To begin with, the original document was silent on the right to vote. Voting rights were largely a matter of state law, and in 1787 most states limited the franchise to white, male, Protestant property owners, age 21 or older. The original Constitution did not allow for direct popular voting for president or the United States Senate, and there was no clear language even allowing for voting for members of the House of Representatives.At the dawning of the Republic, those who could vote would cast their vote for electors who would select the President of the United States. Women, blacks, teenagers and those without property had no say. The mind shudders to think how some states might attempt to restrict the right to vote.
The original Constitution didn't include a Bill of Rights. Alexander Hamilton, one of the framers and authors of the Federalist Papers, argued against it. The Bill of Rights protects many rights the Tea Party considers hallowed, such as the freedom of speech and assembly and a right to bear arms. Lacking a Bill of Rights, these freedoms wouldn't be protected against limitation by the national government.Yet more evidence that those believing the Constitution should be interpreted as if the Founding Fathers were asked have no idea what the intellectual consequences of such folly would be. Those that espouse that view also think the 1950's were an idyllic time in this country; conveniently forgetting about segregation and the great Red Scare.
Now, even if you want to attach the Bill of Rights to the Constitution for purposes of deriving original intent (and such a proposition would be iffy since the Constitution made no mention of those protections associated with the Bill of Rights), as written, the Bill of Rights only prohibits Congress from infringing upon certain rights -- there is no prohibition against action by the individual states.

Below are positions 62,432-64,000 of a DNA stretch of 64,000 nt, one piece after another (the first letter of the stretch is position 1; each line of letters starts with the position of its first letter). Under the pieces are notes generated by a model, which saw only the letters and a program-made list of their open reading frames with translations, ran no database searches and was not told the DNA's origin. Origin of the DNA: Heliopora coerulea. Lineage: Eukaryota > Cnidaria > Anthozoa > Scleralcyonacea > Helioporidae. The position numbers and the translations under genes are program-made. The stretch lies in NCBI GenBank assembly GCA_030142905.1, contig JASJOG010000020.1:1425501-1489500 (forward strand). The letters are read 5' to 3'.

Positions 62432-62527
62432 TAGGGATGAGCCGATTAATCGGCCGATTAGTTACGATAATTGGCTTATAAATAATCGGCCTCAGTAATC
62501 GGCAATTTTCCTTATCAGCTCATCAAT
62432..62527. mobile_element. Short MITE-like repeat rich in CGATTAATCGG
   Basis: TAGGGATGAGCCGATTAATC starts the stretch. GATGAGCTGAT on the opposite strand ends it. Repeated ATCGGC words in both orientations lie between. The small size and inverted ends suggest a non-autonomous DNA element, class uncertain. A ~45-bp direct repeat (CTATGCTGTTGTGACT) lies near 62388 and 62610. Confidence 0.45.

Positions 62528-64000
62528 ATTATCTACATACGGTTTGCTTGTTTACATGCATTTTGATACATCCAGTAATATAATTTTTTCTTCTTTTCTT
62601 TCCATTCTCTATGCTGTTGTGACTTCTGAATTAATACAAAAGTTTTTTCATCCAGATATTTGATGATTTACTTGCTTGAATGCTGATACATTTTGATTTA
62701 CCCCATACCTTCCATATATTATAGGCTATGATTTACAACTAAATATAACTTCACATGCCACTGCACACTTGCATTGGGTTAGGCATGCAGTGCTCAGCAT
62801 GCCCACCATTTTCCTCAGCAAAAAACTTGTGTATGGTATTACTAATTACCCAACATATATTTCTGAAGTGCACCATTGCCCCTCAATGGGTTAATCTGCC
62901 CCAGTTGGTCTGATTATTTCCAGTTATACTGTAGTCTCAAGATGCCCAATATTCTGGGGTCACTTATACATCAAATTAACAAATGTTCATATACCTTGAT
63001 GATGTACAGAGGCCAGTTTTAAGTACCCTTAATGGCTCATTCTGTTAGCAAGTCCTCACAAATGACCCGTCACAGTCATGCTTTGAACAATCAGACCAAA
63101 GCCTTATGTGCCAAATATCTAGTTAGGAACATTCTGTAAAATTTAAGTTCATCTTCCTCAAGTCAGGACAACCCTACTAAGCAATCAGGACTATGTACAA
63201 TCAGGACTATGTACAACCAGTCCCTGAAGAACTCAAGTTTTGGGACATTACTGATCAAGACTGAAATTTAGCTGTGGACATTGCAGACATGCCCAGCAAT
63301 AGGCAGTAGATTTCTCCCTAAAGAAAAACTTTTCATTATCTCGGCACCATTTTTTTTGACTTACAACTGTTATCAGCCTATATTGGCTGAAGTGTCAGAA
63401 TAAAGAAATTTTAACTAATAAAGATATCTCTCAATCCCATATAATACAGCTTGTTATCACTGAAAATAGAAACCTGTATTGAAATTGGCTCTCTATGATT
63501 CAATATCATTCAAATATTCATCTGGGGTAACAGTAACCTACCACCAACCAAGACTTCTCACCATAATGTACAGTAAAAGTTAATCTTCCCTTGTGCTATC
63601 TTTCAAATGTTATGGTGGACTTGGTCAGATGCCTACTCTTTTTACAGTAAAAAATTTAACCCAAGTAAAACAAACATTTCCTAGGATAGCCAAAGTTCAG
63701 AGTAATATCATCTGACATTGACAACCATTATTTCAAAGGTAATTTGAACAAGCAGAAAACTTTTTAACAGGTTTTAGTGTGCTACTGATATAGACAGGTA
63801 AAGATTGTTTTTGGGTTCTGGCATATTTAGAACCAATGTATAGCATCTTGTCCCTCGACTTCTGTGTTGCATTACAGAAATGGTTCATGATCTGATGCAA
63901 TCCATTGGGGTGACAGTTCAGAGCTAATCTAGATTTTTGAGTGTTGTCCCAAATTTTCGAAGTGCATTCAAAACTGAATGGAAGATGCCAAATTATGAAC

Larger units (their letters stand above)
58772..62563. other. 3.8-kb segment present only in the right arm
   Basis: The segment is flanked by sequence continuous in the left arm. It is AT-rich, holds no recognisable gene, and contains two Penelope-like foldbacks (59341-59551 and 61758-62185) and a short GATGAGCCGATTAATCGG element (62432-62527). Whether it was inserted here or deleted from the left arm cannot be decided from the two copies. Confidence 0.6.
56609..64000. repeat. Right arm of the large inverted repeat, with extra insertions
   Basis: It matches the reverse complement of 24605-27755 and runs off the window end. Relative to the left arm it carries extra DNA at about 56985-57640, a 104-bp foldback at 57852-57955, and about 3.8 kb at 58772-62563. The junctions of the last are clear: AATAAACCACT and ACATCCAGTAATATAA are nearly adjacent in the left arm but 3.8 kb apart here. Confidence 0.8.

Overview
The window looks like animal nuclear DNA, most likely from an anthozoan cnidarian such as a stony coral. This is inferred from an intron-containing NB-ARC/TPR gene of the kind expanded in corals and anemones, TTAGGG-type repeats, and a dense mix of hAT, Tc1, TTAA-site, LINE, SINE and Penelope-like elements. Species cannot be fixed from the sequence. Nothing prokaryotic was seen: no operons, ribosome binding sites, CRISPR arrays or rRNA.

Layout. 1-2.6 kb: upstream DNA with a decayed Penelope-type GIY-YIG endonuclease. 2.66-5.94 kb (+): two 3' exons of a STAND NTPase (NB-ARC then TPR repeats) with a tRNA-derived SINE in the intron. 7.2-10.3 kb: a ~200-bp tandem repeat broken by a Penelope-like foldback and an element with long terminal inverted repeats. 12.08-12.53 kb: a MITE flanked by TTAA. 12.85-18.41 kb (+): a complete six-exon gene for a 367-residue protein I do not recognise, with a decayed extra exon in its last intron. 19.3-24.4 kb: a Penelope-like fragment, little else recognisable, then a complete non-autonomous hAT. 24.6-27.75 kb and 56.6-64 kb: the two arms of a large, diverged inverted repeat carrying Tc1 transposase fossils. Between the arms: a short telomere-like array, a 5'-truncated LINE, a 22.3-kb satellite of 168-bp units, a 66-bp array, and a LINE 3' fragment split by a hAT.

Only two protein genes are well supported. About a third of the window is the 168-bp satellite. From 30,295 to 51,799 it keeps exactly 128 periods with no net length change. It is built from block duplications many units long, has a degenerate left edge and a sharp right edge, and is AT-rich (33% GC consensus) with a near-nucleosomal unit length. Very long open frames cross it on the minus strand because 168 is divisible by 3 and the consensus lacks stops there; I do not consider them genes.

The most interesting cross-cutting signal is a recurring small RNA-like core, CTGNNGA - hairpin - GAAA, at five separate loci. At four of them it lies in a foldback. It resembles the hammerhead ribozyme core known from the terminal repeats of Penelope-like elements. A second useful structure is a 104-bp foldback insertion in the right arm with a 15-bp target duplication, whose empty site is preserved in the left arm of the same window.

But even if we consider the Bill of Rights, which was adopted in 1791, to be part of the original Constitution, there are still many limits on its use. Most importantly, as written, the Bill of Rights limited only national power -- not state power...Subscribe to an original intent reading of the Constitution and states are free to disregard individual rights, including free speech, property, religion and others.Relying on original intent we would still have slavery as it was legally ended by the passage of the 13th Amendment. Blacks would still only count as 3/5 of a white man when it comes to votes and there would be no laws against segregation.
The Supreme Court would have no authority to interpret laws passed by Congress since the Constitution makes no mention of the Court's power to interpret the law.
Of course, if we followed the logic of original intent the United States would be involved in far fewer conflicts around the world as Congress would have the sole power to declare war. Not to mention that if we include the Bill of Rights, los federales would be unable to conduct warrantless searches. Federal criminal dockets would be a lot smaller since treason would be the only federal crime.
Ultimately the problem with original intent is that we have no idea what those men intended when they sat down to draft the Constitution. The Continental Congress may have gone into session to amend the Articles of Confederation with lofty political and philosophical aims but, once they got behind those doors, good ol' horsetrading was the coin of the realm.
If I can't figure out what my wife means at times, how on earth can we expect to know what a group of wealthy landowners meant when they met over 225 years ago? It defies all logic.